People walk on by hands lifted in melancholy lost hope,
Sinking their faces deeper in their phone’s black mirror.
Car horns make a syncopated rhythm to echo the pain,
But the conversed words drop to whispered exchanges.
Signs written in ink or maybe blood with last thoughts,
Washed away with the falling rain and endless tears.
Lifting a hat now as threadbare as the shaking hands,
But its scattered bronzed coins are kicked in laughter.
A forgotten hero that not even he now knows his name,
Gave all he had to protect but gave himself nightmares.
Every day he sits in the daytime with his hands stretched,
Hoping one day someone will take them to dance again.
By night he walks the streets trying to find his way back,
Or a key to a time machine to stop the groundhog day.
The invisible brother, cousin, father or uncle to anyone,
Who’s hands only want to feel warmth and love again.
There is something uniquely special, intimate and comforting about holding someone’s hand. Perhaps as it something that reminds us of earliest childhood, that comforting feeling when a large hand enclosed our little one, creating bonds and memories throughout our lifetimes. Then as we become teenagers we no longer want to feel the hand in ours as want to feel the freedom of not being tied to our parents or anyone else.
We touch or hold hands with the person we love as bonds us together, symbolising that two souls are touching and uniting. It may not be a kiss but a clear signal to ourselves and others of our love for another. A Pagan wedding tradition is for handfasting, which entails gentle wrapping cords around the bride and groom’s clasped hands and tying a knot, symbolically binding the couple together in their declaration of unity.
As adults ourselves, we are the ones with the big hands, which comfort and bond with our little ones. We connect with friends and strangers alike in stress and crisis. We also want to hold our parents hands as now look wrinkled and older now, they seem more fragile as the child’s and want to relive our own happy and carefree memories from childhood without the responsibilities that being a grown up has brought to us.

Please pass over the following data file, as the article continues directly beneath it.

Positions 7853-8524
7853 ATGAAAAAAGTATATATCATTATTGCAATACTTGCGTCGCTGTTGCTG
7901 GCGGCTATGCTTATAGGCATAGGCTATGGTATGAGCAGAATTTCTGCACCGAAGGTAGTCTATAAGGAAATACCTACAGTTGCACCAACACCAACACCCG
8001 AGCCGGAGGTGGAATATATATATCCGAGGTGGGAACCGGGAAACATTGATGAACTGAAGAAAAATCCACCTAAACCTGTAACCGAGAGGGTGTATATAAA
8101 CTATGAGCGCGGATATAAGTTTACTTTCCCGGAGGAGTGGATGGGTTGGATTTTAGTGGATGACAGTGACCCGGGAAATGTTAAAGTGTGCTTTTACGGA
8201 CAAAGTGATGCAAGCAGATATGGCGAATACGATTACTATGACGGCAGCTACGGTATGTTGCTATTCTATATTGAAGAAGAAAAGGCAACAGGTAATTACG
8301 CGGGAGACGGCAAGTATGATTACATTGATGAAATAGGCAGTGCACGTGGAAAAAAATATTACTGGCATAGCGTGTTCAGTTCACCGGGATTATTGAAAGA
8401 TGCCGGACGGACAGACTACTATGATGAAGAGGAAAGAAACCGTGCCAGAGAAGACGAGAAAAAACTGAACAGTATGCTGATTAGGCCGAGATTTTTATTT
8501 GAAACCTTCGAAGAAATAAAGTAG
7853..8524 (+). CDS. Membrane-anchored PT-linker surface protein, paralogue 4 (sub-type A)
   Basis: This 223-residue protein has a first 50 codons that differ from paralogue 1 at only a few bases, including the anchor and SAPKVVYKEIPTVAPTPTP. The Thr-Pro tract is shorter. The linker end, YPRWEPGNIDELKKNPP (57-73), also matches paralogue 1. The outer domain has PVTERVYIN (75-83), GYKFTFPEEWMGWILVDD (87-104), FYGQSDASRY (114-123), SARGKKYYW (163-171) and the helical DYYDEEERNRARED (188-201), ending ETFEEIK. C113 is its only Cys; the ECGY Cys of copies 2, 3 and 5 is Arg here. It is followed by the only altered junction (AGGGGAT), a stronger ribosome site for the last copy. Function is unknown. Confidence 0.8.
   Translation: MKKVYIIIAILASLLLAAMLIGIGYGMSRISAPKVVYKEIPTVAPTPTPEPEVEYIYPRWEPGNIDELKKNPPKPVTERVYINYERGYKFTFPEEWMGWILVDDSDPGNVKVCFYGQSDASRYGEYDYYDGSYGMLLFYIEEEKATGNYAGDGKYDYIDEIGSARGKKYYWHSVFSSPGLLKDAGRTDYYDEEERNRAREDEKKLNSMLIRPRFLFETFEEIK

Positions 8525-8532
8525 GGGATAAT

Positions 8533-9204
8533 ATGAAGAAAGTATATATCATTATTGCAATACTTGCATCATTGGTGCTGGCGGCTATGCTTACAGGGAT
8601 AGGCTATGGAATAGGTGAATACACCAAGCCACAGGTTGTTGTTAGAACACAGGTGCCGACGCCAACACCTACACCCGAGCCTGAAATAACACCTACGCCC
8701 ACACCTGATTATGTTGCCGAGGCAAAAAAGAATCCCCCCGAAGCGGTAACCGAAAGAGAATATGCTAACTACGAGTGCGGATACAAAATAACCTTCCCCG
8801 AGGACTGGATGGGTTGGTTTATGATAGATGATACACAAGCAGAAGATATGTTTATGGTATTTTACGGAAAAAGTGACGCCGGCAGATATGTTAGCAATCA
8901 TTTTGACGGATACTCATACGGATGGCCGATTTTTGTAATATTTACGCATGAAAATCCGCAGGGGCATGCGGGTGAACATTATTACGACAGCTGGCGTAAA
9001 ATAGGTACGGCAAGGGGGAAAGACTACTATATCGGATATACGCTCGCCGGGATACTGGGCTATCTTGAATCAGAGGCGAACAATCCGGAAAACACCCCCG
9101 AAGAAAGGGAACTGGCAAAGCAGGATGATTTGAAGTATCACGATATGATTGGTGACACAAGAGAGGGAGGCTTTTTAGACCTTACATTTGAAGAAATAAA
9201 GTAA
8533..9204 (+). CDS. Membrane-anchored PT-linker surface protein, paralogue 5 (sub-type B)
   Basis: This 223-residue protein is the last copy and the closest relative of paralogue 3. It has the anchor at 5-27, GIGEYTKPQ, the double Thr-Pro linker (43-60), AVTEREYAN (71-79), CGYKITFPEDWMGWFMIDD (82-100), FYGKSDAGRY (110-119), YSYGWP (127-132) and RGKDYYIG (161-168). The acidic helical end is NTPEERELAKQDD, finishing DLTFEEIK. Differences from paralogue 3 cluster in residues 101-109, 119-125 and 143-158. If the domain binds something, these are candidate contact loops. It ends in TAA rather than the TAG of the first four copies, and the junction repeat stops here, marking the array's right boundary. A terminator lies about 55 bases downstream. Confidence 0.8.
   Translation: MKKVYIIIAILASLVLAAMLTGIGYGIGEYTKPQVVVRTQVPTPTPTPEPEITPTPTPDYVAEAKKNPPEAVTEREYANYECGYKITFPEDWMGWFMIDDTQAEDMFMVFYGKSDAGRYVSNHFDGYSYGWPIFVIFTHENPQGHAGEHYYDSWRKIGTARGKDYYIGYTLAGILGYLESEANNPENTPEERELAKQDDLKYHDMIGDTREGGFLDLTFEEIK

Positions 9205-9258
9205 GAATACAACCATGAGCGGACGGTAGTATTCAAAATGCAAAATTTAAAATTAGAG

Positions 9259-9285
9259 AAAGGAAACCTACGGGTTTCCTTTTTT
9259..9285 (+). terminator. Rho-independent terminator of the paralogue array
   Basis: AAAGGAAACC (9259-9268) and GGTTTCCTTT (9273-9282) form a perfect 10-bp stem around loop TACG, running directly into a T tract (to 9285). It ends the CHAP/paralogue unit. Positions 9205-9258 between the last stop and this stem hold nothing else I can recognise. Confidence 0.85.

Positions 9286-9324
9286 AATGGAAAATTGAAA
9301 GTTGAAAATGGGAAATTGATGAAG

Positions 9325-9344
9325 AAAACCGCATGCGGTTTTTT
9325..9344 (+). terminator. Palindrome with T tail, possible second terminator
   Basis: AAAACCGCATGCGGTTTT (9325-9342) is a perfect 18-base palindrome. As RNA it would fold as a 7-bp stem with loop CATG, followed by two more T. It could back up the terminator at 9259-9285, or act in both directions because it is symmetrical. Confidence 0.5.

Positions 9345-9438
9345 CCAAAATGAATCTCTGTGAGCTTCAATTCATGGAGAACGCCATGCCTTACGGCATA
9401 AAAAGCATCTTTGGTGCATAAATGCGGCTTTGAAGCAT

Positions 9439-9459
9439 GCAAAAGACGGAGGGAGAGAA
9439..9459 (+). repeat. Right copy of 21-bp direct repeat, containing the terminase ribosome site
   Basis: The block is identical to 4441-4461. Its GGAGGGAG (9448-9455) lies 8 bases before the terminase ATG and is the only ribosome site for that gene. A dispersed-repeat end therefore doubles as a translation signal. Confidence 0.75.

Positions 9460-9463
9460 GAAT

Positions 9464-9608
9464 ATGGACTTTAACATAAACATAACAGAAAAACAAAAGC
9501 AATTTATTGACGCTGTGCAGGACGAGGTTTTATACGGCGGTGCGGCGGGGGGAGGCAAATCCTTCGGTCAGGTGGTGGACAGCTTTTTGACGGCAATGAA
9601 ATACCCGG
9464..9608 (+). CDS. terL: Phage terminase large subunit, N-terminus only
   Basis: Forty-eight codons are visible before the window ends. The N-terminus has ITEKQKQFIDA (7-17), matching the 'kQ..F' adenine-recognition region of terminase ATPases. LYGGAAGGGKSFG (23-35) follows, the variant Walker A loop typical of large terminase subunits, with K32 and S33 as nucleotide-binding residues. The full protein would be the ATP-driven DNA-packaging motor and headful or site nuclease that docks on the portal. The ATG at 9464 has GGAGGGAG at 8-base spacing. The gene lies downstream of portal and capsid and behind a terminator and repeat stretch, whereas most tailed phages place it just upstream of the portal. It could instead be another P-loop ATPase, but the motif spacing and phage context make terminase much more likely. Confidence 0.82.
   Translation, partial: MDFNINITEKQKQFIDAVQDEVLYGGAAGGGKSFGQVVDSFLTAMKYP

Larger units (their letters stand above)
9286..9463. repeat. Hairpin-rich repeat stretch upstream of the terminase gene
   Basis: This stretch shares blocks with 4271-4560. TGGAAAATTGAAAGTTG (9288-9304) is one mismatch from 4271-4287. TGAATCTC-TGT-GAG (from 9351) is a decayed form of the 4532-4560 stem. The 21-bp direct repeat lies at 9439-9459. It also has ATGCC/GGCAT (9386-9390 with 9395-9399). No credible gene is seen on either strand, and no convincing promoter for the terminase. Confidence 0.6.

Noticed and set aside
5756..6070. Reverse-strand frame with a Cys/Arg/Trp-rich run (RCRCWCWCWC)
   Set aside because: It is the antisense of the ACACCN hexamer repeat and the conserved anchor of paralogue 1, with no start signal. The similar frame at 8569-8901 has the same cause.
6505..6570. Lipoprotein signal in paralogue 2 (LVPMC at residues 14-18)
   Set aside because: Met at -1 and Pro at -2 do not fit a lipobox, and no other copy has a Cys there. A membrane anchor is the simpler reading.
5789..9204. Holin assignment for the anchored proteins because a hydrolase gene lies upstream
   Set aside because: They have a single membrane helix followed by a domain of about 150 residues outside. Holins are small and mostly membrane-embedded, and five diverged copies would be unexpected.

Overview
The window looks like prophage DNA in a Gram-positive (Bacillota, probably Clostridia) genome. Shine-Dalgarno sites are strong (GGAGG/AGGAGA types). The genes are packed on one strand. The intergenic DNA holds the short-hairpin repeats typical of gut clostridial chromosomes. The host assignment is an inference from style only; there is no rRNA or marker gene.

I was given the following instructions by a friend: “Hold your hands out in front of you, palms down. Imagine that you have a total of six strings tied around your fingers. What objects are dangling from the strings?”
After much pondering, here is what are on my six strings:
A photograph of all those that are special in my life, which changes as it blows in the springtime breeze, whose touch is like the special touch they bring to my life with being in it, and have made a special place forever in both my heart and soul;
A pencil as a reminder for all that I have been fortunate to learn in life and all that I will learn throughout because it is not all about the formal study but what we learn from our experiences and being empathetic to others as understand their pain and joy;
A lemon which may sound odd but some may see lemons for their bitter taste but others may find the smell of one sweet; which is a reminder that even when there maybe something I dislike or disagree with, there is always more than one point of view in life;
A seed of the horse chestnut tree, a.k.a a “conker”, not only does it symbolise my love of nature but as a reminder of autumn (my favourite time of year), the changes that occur within and childhood innocence running among the freshly fallen leaves;
A tube of purple paint as not only does it symbolise my love and passion for creativity from art to music with the sounds and visuals both bring, it is the warmest yet also the most coolest of colours making it magical and mysterious at the same time;
A sunflower to remind me of dawn and that each day is a new opportunity to start again, put away what has upset me the day before and not dwell on it, as well as starting new tasks that may not be easy but will be ultimately worthwhile it in the end.